7. My question was not whether it is impossible to imagine hanging victims surviving. The question is why it is assumed that they survived. And I was specifically asking about Pod and Hyle. Stoneheart was not even present. She was back in her cave. Which is why, after they leave the cave, Brienne addresses all her pleas to Lem. As for what trains of logic Stoneheart is capable of, or how much of this logic Lem understood, who knows? We can, if we wish imagine all kinds of things running through their minds. The question not "how is it even possible?" but rather "why the assumption?" Because, you know, normally hanging victems don't survive. It's like "The Occurrence at Owl Creek Bridge" but times 3.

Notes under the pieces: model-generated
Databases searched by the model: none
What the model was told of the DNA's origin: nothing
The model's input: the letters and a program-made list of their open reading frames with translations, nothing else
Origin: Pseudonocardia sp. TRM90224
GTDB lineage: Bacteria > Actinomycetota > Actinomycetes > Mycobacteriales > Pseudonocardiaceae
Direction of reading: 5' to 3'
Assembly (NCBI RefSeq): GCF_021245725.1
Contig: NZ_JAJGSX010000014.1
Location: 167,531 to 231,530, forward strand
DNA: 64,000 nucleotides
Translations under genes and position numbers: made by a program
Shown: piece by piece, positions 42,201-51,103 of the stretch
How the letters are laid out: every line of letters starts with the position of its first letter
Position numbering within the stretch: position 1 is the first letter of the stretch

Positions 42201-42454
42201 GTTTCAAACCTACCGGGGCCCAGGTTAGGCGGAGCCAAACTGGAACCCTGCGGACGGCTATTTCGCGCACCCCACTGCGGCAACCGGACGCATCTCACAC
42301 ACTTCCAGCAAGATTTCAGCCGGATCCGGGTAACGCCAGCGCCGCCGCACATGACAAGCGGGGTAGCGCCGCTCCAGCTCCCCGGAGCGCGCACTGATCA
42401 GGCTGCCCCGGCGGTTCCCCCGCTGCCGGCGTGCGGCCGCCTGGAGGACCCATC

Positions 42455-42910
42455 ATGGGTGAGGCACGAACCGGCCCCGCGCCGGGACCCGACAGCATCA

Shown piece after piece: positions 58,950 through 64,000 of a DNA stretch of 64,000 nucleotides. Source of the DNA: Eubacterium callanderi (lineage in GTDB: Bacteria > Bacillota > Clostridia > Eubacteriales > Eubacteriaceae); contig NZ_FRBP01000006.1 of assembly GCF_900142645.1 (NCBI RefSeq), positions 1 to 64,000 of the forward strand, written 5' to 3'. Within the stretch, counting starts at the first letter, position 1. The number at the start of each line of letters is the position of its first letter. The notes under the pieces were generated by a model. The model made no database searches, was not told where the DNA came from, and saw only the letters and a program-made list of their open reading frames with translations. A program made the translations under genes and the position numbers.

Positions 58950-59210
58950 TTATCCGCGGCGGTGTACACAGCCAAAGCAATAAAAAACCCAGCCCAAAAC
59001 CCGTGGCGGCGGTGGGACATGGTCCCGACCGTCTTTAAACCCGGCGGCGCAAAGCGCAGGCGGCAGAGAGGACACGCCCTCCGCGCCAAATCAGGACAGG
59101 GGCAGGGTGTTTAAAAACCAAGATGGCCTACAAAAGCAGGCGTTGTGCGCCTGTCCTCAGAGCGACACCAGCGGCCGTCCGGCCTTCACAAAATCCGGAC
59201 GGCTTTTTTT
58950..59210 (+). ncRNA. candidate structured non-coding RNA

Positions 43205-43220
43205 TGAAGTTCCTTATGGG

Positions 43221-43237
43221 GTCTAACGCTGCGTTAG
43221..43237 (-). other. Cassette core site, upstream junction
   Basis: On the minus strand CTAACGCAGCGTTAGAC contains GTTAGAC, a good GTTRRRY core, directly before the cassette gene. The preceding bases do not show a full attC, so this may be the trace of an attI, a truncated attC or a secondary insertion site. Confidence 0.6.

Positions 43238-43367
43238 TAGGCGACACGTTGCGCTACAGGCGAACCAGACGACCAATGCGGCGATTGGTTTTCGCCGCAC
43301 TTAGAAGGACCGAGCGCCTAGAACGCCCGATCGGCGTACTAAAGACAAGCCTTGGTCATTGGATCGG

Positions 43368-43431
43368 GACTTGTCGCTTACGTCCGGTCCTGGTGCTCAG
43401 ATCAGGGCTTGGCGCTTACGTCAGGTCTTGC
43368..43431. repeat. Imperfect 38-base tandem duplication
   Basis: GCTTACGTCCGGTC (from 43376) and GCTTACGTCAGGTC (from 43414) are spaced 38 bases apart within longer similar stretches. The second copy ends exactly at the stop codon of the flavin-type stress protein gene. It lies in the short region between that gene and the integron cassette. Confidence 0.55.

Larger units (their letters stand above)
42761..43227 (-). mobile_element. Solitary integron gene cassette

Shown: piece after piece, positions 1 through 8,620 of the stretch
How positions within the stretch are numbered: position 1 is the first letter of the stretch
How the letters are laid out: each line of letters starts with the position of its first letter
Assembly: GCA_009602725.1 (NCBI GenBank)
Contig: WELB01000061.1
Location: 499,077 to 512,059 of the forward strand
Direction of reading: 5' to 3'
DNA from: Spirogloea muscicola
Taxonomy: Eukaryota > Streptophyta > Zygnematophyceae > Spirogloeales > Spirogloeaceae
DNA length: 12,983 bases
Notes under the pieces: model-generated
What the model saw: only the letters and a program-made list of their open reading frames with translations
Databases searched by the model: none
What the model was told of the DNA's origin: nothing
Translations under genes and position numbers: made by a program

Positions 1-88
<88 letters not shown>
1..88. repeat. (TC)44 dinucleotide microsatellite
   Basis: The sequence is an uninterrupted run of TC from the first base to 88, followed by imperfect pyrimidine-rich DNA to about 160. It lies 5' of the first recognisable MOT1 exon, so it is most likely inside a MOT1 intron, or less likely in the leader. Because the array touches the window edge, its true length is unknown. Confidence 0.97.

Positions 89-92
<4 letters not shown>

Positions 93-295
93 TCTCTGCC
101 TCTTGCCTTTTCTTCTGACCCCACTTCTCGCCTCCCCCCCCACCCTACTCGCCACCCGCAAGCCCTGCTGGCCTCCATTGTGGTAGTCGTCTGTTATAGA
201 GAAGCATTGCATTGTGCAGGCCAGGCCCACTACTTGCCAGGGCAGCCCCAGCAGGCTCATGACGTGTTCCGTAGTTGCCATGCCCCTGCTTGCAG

8. But you don't even want or believe that Brienne will kill Jaime. So how is that even a problem? She somehow survives, lures Jaime away from his men, repents her oath, breaks her oath, and they both decide to go nowhere near Stoneheard (which, if she's going to break her oath anyway, would be insane). (And if you are talking about my theory, it is consistent with GRRM's SSM where he says fire wights are driven by their missions, not their humanity. The hostages are relevant only to her human motivations.) When she hanged Peter Pimple, was that not a huge betrayal? Also, when did Stoneheart make any offers or promises regarding Pod and Hyle? They were Lannister soldiers and to be hanged as such. The only life she ever offered Brienne was her own. Pod was hoisted first. The order in which Hyle was hoisted was unclear, since all her attention was on Pod. Not by any logic I can see. It is already a huge stretch to suppose Lem would cut down Brienne because she screamed a word. Stoneheart's orders were not conditional. But what logic would he cut down Pod and Hyle as well? I guess you can imagine it, on some logic. But my question is: why is it inevitable? Why are you so sure?